Zoey keeps asking to see our cat, Otis, who was put to sleep on Tuesday. I don't know what to say to her. I'm sure I'm not handling it properly as I just tell her Otis went bye-bye. Does anyone have any advice?
It's strange because we have 3 cats and she had such a small amount of interaction with Otis. We kept her locked in our bedroom all during the day when Zoey was up and about, because she was very violent. We went so far as to get a behavioral consultation, and the vet (who is really, really big on medicine and behavioral methods) adamantly felt that Otis was a danger to others and could not be helped. We even had to do a mandatory 10 day rabies quarantine with her because she had bitten 2 people and broken the skin. So...needless to say Zoey didn't spend much time with her. It was limited to me rushing into my bedroom during the day to grab clean clothes, and Zoey seeing the cat sprawled out in the middle of my bed. She pet her maybe once per week when I sensed the cat was behaving herself. Otherwise, the two were never around each other.
But Zoey is nonetheless very distraught and wanting to know where Otis is, and I just don't know what to say to her. Any thoughts? The only thing I know I don't want to do is say anything about Otis having gone to the "kitty doctor" because she understands that our other cat sometimes has to go there for 2-3 day stretches when she gets sick.
When Jeena was just about 2 we were living with my Mom and she had to get rid of her dog. My Mom brought it to the Humane Society. At that time, we told Jeena that the puppy went to play with other puppies. She seemed to be fine with that answer although she kept asking and asking. We just had to be consistent in what we said. We told Jeena's cousins what we told Jeena so they would stick with the same story too. It was REALLY hard on Jeena, not to have the dog around anymore.
I hope you can find something to say that will help!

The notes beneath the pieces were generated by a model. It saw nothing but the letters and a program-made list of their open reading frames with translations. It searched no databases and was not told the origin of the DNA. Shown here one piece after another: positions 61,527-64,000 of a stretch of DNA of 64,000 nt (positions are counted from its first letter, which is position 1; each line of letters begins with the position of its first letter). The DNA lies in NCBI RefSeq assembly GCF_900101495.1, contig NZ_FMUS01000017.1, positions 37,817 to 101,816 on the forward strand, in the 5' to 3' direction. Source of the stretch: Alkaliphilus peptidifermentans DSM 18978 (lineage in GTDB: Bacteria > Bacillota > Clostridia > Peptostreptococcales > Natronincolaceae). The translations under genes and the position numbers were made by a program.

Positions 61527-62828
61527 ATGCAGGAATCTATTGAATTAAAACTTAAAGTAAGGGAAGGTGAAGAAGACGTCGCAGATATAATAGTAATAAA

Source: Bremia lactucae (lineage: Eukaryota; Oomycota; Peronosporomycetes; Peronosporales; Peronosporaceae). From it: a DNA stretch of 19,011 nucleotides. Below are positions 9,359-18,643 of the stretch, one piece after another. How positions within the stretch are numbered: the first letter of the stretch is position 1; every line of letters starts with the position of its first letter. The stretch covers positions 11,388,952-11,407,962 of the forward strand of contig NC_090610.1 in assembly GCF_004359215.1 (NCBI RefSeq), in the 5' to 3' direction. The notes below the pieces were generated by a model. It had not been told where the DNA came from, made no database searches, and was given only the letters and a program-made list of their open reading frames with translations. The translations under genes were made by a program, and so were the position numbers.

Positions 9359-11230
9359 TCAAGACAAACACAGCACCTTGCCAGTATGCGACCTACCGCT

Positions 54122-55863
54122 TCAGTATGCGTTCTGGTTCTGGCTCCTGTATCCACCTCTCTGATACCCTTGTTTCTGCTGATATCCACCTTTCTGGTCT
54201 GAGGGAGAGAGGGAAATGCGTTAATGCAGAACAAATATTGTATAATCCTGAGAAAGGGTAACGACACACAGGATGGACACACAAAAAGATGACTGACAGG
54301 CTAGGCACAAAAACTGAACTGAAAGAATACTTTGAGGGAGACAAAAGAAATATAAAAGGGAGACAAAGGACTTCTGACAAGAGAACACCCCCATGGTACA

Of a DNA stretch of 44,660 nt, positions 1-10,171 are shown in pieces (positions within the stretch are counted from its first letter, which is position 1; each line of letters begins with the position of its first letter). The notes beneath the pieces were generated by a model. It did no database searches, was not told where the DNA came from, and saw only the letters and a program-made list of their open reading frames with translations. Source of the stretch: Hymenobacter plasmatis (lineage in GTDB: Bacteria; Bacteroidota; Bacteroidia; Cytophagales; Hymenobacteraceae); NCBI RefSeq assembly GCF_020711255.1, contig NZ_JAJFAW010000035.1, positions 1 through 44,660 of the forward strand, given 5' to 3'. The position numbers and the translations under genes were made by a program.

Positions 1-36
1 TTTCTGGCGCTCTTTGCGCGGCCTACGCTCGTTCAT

Delia - Mama (homebirthing, breastfeeding, cosleeping, baby wearing, cloth diapering type of a Mama!) to
Jeena Kongju (Jan. 20/06) and Maria Konae (June 18/09)
Well you might not want to take my advice (after all, what do I know ), but I think it's important to let her know that Otis died - not that he went away or that he's at the doctor's (what is she going to think the next time you take one of the other cats to the doctor? that they're never going to come back?). Be honest with her, but you don't have to give her all the details - just that Otis died, maybe tell her he went to heaven, if that's what you would say about a relative who died. It's a good opportunity to deal with death on a small scale before it happens to someone she's closer to - a grandparent or another one of the cats, or (God forbid) you or Mark.
That seems to be the general consensus with the online "experts", too: see here, here, and here.
ETA: Doh, you said you didn't say that he went to the kitty doctor. I totally misread that!
You know, Harmony, I was thinking that, too. I really do believe that honesty is the best approach with kids. I'm having such a hard time processing it all though and dealing with it myself, and though she was "just a cat" I can't even bring myself to say it aloud yet. I haven't gotten over my guilt either, as I have taken care of and loved this cat for almost 12 years. No matter which way you look at it, I willingly chose to kill this animal. Yes, to protect my children, but still. It sucks, and I'm the one who did it. I know that goes off topic but I think it's making it harder to honestly discuss with her.
Here's another idea. Someone said to me once that having a funeral service is so important as closure for deaths. Maybe it would help you both to have a little funeral for your cat?
When Miriam's great-grandmother died and we went to the funeral we told her that Grandma's mommy had died, and that we were a little sad, and it was OK to be a little sad. Then we explained that she wouldn't get to see Great-Grandma any more, and that it might be a little confusing, because we would still talk about her sometimes, but we could only see her in pictures, and if she really wanted to, we could look at pictures to help remember great-grandma, but that we couldn't go and visit her.